Hindsight is a pretty potent tool in reshaping arguments, isn’t it?
Two weeks ago, Russell Westbrook was the toast of the NBA. He was (and still is) a tornado that just completed arguably the most incredible individual season in NBA history, leaving behind a wake of triple double destruction on the league.
Today, Westbrook and the Oklahoma City Thunder are out of the playoffs, handily eliminated in five games by MVP co-protagonist James Harden and his own band of three point bombers in Clutch City, Houston. Just like that, the narrative surrounding Westbrook and the Thunder has flipped. The success they enjoyed in the regular season on the shoulders of Brodie’s improbable triple double rampage has now been replaced with questions and uncertainty about their future.
Hindsight, ladies and gentlemen.
Houston’s 4-1 waxing of Oklahoma City in their first-round match up once again reminded all of us of the singular most important thing about basketball. This sport, individual dominance notwithstanding, is still about a team.
It’s funny though that today’s concept of team basketball carries it with multiple meanings. It could be about having four legitimate superstars sharing equal burn on the court like the Golden State Warriors. It could be about having a superstar imposing his will on both ends of the court while still giving his teammates enough room to shine on their own like Kawhi Leonard and the San Antonio Spurs. It could even be about having another superstar orchestrate his whole team’s offense while still maximizing the potential of those around him like Harden and the Rockets.
The Thunder, on the other hand, are the exact opposite. Unless you have a Thunder player on your fantasy roster not named “Westbrook,” you’d be hard-pressed to find any of his teammates enjoying sustained runs of good basketball. Victor Oladipo was supposed to play Robin to Westbrook’s Batman, except that he never even got close to sniffing the Boy Wonder’s jockstrap. Steven Adams broke into the conversation as one of the best young centers in the league last season while Enes Kanter was supposed to be the post presence that the team could rely on when Russell was on the bench.
Guess what? Our fondest memories of Adams and Kanter this season was when they started referring to themselves as the “Stache Bros.” It was cute and funny for a while, but cute and funny were never ingredients to winning basketball.
To his undying credit, Westbrook managed to hide the Thunder’s perceived weaknesses long enough for him to register one of the singlemost dominant individual seasons in NBA history. But at some point, those weaknesses would rise up to the surface and expose the Thunder for what they really are: a one-man team whose superstar couldn’t integrate his full complement of skills on his teammates.
Think I’m crazy? Remember Game 2 when Russ went 4/18 in the fourth quarter? He took seven more than the 11 shots every other Thunder player took in that same period. For better or worse, the Thunder go as Westbrook goes and no matter what his assists tell us, there is an element of ball hog to Westbrook that not a lot of people point out because they’re so mesmerized by his nightly exploits.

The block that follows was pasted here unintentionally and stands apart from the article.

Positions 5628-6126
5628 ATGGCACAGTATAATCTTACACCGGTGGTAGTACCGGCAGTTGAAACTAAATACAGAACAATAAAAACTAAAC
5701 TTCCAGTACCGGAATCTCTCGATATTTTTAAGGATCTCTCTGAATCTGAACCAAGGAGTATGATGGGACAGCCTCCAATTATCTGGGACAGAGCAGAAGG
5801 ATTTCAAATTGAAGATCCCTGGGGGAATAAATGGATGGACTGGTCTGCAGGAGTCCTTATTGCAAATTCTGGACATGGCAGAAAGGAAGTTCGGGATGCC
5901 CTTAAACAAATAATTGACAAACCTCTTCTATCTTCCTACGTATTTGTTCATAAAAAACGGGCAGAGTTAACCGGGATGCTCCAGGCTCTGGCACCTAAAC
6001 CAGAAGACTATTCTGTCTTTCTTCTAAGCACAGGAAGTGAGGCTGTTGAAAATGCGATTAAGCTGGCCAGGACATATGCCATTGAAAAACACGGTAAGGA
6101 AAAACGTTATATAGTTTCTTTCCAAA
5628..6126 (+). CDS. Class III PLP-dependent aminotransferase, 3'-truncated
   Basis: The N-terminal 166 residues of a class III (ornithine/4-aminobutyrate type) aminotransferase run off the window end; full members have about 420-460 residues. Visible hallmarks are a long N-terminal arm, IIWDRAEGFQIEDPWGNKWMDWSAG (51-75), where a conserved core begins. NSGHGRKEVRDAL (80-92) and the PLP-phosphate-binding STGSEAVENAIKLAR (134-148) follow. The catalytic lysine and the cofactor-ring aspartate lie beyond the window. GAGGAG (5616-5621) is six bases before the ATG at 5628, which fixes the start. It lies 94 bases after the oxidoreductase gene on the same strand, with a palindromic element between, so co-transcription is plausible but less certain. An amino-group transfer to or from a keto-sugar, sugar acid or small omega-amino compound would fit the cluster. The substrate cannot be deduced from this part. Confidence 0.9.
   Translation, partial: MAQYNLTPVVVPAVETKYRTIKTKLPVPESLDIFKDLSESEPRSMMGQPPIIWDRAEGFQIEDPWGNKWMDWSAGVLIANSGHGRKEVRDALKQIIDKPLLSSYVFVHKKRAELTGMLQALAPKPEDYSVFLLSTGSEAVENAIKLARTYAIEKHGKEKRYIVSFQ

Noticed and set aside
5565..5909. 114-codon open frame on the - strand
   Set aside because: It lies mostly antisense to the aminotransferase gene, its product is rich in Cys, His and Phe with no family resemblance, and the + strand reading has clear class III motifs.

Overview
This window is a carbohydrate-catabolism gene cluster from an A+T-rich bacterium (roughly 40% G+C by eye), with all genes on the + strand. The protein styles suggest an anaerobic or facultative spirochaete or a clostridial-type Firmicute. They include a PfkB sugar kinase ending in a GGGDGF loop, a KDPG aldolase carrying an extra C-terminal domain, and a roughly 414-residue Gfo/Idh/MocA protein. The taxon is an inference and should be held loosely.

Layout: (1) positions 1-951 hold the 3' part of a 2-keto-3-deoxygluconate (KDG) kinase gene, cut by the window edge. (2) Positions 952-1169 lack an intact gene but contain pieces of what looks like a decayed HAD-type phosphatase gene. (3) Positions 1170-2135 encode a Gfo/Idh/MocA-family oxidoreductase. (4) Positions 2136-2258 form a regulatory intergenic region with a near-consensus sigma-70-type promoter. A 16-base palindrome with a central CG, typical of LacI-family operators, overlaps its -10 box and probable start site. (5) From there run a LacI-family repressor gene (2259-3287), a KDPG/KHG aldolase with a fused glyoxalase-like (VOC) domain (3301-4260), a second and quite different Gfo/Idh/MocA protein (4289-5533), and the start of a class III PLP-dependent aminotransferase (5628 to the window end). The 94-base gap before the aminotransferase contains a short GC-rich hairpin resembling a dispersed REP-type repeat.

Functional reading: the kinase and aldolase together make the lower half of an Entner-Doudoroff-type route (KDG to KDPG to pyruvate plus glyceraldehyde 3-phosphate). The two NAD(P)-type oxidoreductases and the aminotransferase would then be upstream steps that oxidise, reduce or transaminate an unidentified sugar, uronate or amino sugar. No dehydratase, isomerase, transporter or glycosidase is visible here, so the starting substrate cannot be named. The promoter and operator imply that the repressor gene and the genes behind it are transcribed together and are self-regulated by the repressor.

The Houston Rockets exposed all of that in the first round of their matchup against the Thunder, forcing a lot of us to finally come to grips with the question that’s been dogging the Thunder throughout the season: Are we sure the OKC is really as good as their 47-35 record indicates, and if they’re not, what can they do to be better?
Fortunately, we don’t have to go stats-crazy or dive deep into analytics to find the answers we’re looking for. No, they’re not as good as their record and Westbrook has to involve his teammates more. There. That’s the whole gist of the Thunder’s to-do list, although it would also help if they got more shooters to spread the defense around.
Here’s the good news: the NBA is in the middle of an unprecedented talent boom the likes of which we haven’t seen since the mid-'80s when there were only 24 teams. There’s enough players in the league that Oklahoma City can get to reshape its roster that can really accentuate Westbrooks’ skills.
Here’s the bad news: the Thunder are already over the cap as it is, and that’s even before they think about re-signing Taj Gibson, Andre Roberson, and Nick Collison. Gibson is an obvious candidate to be re-signed because the Thunder need his toughness, rebounding, and overall leadership. Roberson is expendable, putting the real crux on whether they should resign Collison, considered the Thunder’s heart and soul. He’s also the longest-tenured player on the team and is the only one who has been with the team since their days in Seattle.
Regardless of what they do to him, the Thunder still have a lot of salary cap gymnastics to work on to make sure that they can compete next season when the KD-Steph-Klay-Dray Warriors team is in Year 2 of their NBA dominance, Houston gets to build on its own successful season, and LeBron James exits his, thus creating even more urgency to build on his Jordanesque legacy. Gulp.
It’s not going to be easy for Oklahoma City to be as good as they were this season unless Westbrook goes completely nuclear and posts the league’s first 35-15-15 season. That’s not happening and it shouldn’t because the simplest and easiest way for the Thunder to improve next year starts and ends with the Brodie himself.
Share the ball more, Russ. Get your teammates more involved. You want Oladipo and Adams to live up to their $20 million contracts? Lean on them as much as they lean on you because they’re actually pretty good players themselves. That’s it. You’re not chasing history anymore so give the others their own opportunities to shine.
You may have been right when you said you dropped 40-something on Patrick Beverley in Game 5, but he’s as just as right when he pointed out that you took 34 shots to get there.
See you next season, Brodie.